I doubt it’s a coincidence that the opening song of Mother Mother’s new album is called “Get Out the Way”. From its first carnivalesque blast of synth, Mother Mother declares that Very Good Bad Thing is a large, loud, unapologetic rock album. It’s a different direction for a band that’s always had a tongue planted firmly in cheek, but the risk pays off in spades—this might be their best album yet.
Very Good Bad Thing offers up a grab-bag of sounds and influences, including get-up-and-dance EDM beats, grungy synth fuzz, playful riffs, and dark, melancholic subject matter. If that sounds like a lot of contradictions, you’re not wrong; this is an album full of juxtapositions. It manages to be joyous and mournful, mixing electronic and rock ‘n roll music into ten tracks full of great moments. The opening song (which, sadly, is not a cover of Ludacris’ “Move, Bitch”) plants the listener firmly into a rock musician’s swaggering mindset. “Monkey Tree”, meanwhile, has a slower, more playful melody tied to a fuzzy synth backer, and combines the childish notion of living in a monkey tree with an adult’s dream world where “the drugs and the drinks are free.”
Very Good Bad Thing’s songs meditate on this sex, drugs, and rock and roll mindset. “Reaper Man”, one of the best tracks, lies more on the sex side of the spectrum. Its dark melody and slow drumbeat exude grimy sensuality, and the lyrics describe a character who’s totally run out of fucks to give when it comes to the standard modicums of decency. It’d make an absolutely fabulous backing song for a strip tease, as the band wonders “How’d I ever get so off my rocks?” before contemplatively musing “I know I got no choice but to love myself”. The title track will have you tapping your foot along with the subtle drumbeats of the chorus, and jumping up to flail when that restrained energy explodes into action during the chorus.
While songs like “Modern Love” and “Shout if You Know” stand out memorably, others are tougher to access during the first few listens. “I Go Hungry” plods along, slowing the overall pace to a crawl, but tells the tragic story of a man who starves himself before a date and can’t help but over-plan the entire night. In the Amanda Todd-inspired “Kept Down”, Molly Guldemond creates a childlike vocal tone to heartbreaking effect as she addresses the outcasts in this life—and the afterlife. The final track, “Alone and Sublime”, is the slowest of the bunch but also one of the most rewarding if you listen through. Mother Mother has always excelled at creating vivid imagery with their lyrics, and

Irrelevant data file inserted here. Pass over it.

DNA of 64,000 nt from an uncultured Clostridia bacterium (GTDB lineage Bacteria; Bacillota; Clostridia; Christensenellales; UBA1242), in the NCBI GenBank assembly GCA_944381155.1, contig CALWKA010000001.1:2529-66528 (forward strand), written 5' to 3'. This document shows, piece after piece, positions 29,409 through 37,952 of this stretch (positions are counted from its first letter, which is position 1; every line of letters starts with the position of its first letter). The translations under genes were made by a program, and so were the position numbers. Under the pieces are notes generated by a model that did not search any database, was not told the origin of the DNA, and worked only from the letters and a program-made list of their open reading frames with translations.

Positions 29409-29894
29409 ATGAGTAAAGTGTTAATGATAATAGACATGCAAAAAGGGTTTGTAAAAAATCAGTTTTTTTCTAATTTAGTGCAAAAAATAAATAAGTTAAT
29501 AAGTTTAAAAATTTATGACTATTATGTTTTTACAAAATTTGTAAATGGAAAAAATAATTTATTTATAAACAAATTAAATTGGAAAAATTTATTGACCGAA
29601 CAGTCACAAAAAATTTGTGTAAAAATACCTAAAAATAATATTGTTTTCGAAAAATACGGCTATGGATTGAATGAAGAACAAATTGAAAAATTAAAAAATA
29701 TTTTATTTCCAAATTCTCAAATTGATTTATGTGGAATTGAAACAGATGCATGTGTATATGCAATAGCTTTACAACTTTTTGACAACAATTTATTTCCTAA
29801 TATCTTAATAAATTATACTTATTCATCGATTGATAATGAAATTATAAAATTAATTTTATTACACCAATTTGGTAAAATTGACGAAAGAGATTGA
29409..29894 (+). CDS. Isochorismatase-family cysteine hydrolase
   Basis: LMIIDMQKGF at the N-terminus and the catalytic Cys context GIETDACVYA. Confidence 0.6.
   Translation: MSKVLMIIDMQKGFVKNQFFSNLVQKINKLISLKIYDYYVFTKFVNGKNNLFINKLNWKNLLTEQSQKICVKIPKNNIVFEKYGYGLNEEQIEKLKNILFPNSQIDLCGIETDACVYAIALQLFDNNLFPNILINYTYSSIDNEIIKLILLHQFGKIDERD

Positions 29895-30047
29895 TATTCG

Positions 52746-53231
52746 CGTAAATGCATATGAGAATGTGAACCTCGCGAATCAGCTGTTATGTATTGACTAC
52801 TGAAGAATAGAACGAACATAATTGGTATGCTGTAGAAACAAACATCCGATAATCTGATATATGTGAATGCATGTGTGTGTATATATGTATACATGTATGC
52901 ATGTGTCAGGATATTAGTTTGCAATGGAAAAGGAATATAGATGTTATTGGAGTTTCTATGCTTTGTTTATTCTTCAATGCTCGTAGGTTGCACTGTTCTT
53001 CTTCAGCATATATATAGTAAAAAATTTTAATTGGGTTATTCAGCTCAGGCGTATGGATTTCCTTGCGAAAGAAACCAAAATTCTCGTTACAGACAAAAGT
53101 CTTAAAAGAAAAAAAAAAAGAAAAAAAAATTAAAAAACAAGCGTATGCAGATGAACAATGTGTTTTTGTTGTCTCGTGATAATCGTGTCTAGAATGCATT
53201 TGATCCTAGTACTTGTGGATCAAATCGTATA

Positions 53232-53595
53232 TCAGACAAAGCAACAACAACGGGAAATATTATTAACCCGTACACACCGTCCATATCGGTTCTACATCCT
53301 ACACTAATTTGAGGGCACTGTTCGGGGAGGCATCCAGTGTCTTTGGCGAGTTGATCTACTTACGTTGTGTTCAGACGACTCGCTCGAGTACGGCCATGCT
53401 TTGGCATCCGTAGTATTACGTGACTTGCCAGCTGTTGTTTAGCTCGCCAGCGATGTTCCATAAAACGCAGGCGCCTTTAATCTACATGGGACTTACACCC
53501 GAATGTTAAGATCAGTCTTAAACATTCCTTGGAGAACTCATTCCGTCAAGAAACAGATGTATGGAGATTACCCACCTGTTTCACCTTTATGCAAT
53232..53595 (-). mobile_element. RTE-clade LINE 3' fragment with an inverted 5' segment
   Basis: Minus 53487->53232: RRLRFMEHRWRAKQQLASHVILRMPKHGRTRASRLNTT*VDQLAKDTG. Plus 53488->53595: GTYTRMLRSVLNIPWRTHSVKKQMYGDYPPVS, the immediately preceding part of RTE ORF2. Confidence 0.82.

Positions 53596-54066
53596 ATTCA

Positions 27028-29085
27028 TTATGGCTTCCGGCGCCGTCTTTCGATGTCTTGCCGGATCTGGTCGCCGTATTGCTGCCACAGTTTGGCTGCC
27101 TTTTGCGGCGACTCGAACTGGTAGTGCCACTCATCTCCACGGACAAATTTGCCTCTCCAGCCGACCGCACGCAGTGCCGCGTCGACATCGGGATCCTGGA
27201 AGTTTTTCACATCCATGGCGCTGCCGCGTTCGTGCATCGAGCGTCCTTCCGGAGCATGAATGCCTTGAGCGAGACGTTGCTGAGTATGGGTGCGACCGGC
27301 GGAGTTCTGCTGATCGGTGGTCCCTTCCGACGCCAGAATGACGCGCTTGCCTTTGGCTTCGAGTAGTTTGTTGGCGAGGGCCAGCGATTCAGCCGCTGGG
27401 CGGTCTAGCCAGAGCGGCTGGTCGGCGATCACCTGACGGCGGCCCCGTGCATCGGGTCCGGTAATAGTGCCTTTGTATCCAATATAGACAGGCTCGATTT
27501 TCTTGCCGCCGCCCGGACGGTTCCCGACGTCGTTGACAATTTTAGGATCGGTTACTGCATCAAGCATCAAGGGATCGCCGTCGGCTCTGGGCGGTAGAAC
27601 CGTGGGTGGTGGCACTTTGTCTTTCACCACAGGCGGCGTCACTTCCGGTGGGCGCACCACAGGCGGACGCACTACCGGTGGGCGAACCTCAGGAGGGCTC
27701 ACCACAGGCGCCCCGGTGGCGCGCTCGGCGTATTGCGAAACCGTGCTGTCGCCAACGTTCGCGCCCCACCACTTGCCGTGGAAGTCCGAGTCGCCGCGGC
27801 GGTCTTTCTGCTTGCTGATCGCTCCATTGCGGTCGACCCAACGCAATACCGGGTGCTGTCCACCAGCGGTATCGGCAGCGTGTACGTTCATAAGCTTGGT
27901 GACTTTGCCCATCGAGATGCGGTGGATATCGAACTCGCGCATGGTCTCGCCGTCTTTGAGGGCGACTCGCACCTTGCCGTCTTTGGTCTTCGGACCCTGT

Very Good Bad Thing continues that trend; there’s a lot of intelligent writing at work here, both lyrically and in terms of composition. It takes a healthy dollop of talent to make a song appear simpler than it really is, and nearly all of Very Good Bad Thing‘s songs can be enjoyed both on an intellectual level and as simple, fun rock/electronic dance tracks.
Very Good Bad Thing is undeniably more polished than Mother Mother’s previous independent work, and trades the country-inspired humour for a darker, more assertive sense of the world. It has headbang-worthy drumbeats and grungy synth riffs at every turn, but combines them with slower bridges to maintain a self-aware sense of the world of rock and roll. While it may be an initial shock for fans of their previous work,
Very Good Bad Thing grows on you very quickly and has quickly risen to become one of my favourite albums of 2014.